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The invisibility of SEO credibility

SEO digest

Search Engine Roundtable found a discussion around the idea that real search engine optimization experts are invisible. I have considered weighing in on the original thread at Jill Whalen’s Highrankings Forums.

The SE Roundtable discussion was Sphunn and the Sphinn has received a few comments.

Statements about the nature of good SEO versus bad SEO stand a better chance of sparking community discussion than the usual PageRank sculpting tips and reviews these days, because we SEOs so love to talk about ourselves. I think that any international SEO certification programme will eventually require as part of the certification process that applicants promote themselves successfully through forums, blogs, and social media profiles before being awarded their licenses to practice.

The idea that a real SEO expert is invisible seems to offend some people in the community — certainly a few high profile people don’t agree with the assertion. But the discussion seems to have exposed a line that was drawn many years ago: there are SEOs who are open and transparent about what they do and SEOs who don’t reveal everything they do.

In case anyone is uncertain about which side of the line I stand on, I am NOT open and transparent about what I do.

That doesn’t mean I run spambots that drop links on other people’s sites. Nor does it mean I have 100 social media sock puppets that I use to Sphinn, DIGG, and tease content into high visibility. That’s never been my style.

What I do is build Web sites, populate them with content, and get them indexed in the search results, and then I get them to rank for targeted expressions. Somewhere in the middle of all that work I may place some strategic links on those sites or other sites.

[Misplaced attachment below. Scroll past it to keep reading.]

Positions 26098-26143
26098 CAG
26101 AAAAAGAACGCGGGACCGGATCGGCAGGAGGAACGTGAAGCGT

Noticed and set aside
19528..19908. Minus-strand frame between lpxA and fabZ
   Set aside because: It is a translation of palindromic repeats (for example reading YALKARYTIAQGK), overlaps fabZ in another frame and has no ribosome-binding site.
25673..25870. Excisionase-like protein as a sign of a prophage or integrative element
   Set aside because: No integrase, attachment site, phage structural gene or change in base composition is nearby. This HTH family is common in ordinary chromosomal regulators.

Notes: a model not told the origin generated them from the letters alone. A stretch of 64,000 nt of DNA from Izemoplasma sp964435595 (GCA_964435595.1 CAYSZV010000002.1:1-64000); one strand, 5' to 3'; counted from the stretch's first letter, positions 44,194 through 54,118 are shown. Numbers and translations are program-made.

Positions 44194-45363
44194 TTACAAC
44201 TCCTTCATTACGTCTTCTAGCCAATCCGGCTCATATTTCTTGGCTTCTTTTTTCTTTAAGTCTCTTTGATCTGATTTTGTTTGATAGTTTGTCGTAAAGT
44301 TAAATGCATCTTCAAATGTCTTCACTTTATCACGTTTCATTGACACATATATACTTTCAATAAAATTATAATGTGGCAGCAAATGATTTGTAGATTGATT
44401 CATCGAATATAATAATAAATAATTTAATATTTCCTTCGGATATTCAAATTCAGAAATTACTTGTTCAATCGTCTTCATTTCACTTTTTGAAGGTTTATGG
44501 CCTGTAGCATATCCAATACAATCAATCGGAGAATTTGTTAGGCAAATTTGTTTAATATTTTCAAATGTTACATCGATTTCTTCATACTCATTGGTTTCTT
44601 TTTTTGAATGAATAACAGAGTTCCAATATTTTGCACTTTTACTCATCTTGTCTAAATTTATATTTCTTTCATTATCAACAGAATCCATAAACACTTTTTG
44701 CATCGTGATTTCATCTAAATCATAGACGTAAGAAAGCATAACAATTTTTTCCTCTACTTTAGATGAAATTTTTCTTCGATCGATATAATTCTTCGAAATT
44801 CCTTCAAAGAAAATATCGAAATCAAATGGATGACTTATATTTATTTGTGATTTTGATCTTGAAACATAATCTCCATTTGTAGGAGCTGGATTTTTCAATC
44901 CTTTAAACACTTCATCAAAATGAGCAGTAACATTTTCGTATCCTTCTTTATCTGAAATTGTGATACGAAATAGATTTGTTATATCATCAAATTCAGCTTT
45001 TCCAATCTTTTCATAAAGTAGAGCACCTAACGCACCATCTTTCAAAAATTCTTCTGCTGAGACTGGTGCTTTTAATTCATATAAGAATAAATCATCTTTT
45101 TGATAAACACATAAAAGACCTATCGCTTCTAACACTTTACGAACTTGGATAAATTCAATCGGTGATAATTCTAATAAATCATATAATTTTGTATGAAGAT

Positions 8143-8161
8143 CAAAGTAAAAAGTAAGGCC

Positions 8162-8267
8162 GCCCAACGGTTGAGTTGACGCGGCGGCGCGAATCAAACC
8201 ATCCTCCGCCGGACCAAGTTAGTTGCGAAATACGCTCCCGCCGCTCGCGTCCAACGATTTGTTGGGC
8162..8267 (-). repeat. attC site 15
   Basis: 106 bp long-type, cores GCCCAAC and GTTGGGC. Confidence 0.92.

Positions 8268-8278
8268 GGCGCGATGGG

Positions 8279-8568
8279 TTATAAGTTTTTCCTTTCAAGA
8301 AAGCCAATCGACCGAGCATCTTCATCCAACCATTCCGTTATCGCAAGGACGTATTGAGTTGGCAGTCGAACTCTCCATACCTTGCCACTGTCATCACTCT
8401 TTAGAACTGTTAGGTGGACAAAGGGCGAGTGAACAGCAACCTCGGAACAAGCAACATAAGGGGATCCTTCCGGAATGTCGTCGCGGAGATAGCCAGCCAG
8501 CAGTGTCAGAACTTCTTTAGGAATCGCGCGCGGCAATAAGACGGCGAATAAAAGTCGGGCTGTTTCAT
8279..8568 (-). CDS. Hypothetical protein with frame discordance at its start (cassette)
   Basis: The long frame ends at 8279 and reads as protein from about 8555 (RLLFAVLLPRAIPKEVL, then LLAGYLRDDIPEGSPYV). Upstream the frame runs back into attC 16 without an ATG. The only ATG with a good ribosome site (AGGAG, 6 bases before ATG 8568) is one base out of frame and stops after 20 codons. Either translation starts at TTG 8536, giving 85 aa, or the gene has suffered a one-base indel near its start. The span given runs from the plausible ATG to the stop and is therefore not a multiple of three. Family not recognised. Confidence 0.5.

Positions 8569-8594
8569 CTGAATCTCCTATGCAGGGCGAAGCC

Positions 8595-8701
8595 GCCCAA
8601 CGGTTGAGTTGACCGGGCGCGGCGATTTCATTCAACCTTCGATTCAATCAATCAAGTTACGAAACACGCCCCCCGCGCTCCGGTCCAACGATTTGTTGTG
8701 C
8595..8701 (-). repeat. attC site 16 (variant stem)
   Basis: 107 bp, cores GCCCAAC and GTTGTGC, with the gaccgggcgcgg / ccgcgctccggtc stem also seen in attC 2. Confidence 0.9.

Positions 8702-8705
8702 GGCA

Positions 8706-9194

But I don’t tell you how I place those links. I don’t tell you where I place those links. And I may do some sneaky things just to throw you off the trail should my paranoia rise to a point where I fear someone may be trying to divine the sources of my secret SEO success.

In my opinion, based on years of discussing search engine optimization with people online and offline, I feel there are more experts who don’t say anything on SEO blogs and forums than there are public SEO expert personalities. Just because you speak at conferences or write an SEO blog doesn’t make you an expert. Being an expert doesn’t mean you’ll be asked to speak at conferences or write on someone else’s blog.

Perhaps the real threat in these “expert SEOs are invisible” comments is that it challenges the credibility of public SEO personalities. Few if any of them have, in my experience, claimed to be better than anyone else (although quite a few of them have publicly or privately snickered at competitors). Self-proclamation of expertise is rare (although I’ve done it more than once and I’ll continue doing it when I feel I can back up what I say) among our industry’s public personalities.

There is nothing wrong with self-proclamation of expertise, in my opinion. It’s a typical marketing practice and I have, in fact, reviewed many SEO Web sites that do make such claims: “Our expert SEO copywriters will improve your copy”, “Our expert link builders will help you get to the top of the search results!”, “Our proven expertise is based on 10 years of solid experience”, blahdeblahblah.